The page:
Shrove Tuesday always reminds me of my Elementary School days when each child looked forward to Pancake Day! A day where we got to indulge in pancakes….not only for lunch at school but usually for dinner with my family as well. Shrove Tuesday is the day before Ash Wednesday, the first day of Lent. The tradition of eating pancakes on Shrove Tuesday was done because the ingredients were considered an indulgence, which were restricted during Lent.
Lucky for me, I wasn’t diagnosed with Celiac Disease until much later in life so I could enjoy Pancake Day with my friends and family each year. However, I started to wonder if Pancake Day is still a tradition at my school and if those children with a gluten or dairy allergy are left out? Food allergies didn’t seem to be as common when I was in school and now I wonder if schools are able to accommodate the growing trend of food allergies and intolerances among children.
Now that I have children of my own, I want to keep these same traditions with my family. Unfortunately, I can’t whip up a quick pancake recipe using regular flour anymore. I have to experiment using different combinations of flours to make a gluten free recipe. Sure, there are the ready-made gluten free pancake mixes, but I enjoy coming up with my own recipes and learning how the culmination of different flours work together to create a delicious (hopefully!) end result.
I title this post “Part 1” because I wasn’t too successful with my first attempt at making gluten free pancakes. However, I did learn quite a bit and I look forward to Part 2, where hopefully, my recipe will be worth sharing. The main thing I learned this time is the importance of ingredient ratios. I read a great blog called “Gluten-Free Girl and the Chef” quite a bit. Shauna, the author of this blog, is extremely passionate about creating wonderful gluten free recipes and she always inspires me to appreciate food and the process of creating a great meal. Shauna always lists out her ingredients to her recipes in weight vs. cups, which makes a lot of sense since each type of flour differs in weight – one cup of brown rice flour weighs is not the same weight as one cup of sorghum flour or tapioca starch. Each baked good recipe has a ratio of liquid to flours to eggs to fat and it is important to be mindful of this ratio when baking. The ratio differs based on the type of baked good (i.e. muffins, cookies, pies, etc.) and it’s important to understand the way these ingredients work in proportion to one another. Once you understand this concept, the process of substituting ingredients and/or transforming a recipe into a gluten free alternative becomes much easier. Run out of potato starch? Simply weigh out the same amount of tapioca starch instead. Avoiding dairy? Use the same weight of rice or almond milk instead of whole milk. Whatever your substitution need, you can easily and successfully change your recipe and make it much easier to bake based on your dietary requirements.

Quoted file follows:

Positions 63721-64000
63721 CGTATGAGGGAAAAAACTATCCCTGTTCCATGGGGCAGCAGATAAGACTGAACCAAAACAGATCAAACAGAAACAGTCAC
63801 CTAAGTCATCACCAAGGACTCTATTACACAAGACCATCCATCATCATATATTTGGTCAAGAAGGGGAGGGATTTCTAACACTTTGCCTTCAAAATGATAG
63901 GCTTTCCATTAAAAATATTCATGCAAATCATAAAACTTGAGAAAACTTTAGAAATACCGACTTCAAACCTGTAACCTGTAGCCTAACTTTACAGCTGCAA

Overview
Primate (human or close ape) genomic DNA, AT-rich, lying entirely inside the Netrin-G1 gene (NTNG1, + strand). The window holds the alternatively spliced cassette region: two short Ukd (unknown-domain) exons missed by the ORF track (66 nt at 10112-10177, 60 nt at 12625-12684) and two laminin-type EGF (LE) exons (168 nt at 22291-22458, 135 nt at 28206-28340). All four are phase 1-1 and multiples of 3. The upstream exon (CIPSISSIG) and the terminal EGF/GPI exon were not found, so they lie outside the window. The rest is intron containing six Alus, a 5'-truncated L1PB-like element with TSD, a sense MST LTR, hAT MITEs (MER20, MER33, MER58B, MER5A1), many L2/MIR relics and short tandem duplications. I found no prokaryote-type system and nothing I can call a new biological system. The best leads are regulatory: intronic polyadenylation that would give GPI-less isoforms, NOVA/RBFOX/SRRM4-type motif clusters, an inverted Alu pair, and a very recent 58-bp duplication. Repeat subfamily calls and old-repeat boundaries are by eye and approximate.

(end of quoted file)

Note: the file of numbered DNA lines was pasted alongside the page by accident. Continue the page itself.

The classic ratio for pancakes is 4 parts flour, 4 parts liquid, 2 parts egg and one part fat. Since a large egg equals 2 ounces, it’s easiest to start with 2 ounces as the base. However, if a recipe calls for 8 ounces (4 x 2 ounces = 8) of flour, simply double the ratio of the ingredients (i.e. 2 eggs = 4 ounces). Unfortunately, for part 1 of my pancake experiment, I messed up the liquid part. I set out on the challenge of creating a delicious bacon and apple pancake. However, I used 8 ounces of shredded apple, with the belief that this could be considered liquid. Unfortunately, my batter turned out very dry and I ended up adding about 8 ounces of milk and a few ounces of apple sauce to get the desired consistency. As a result, my pancakes tasted underdone due to the amount of excess liquid I used. Although my recipe didn’t turn out the way I wanted it to, I feel like I have a much better understanding of baking proportions and I am much more confident in creating better tasting gluten free baked goods from now on.
I look forward to posting ‘Part 2’ to my pancake adventures and hope that my pancakes will end up tasting better so that I can share the recipe with you!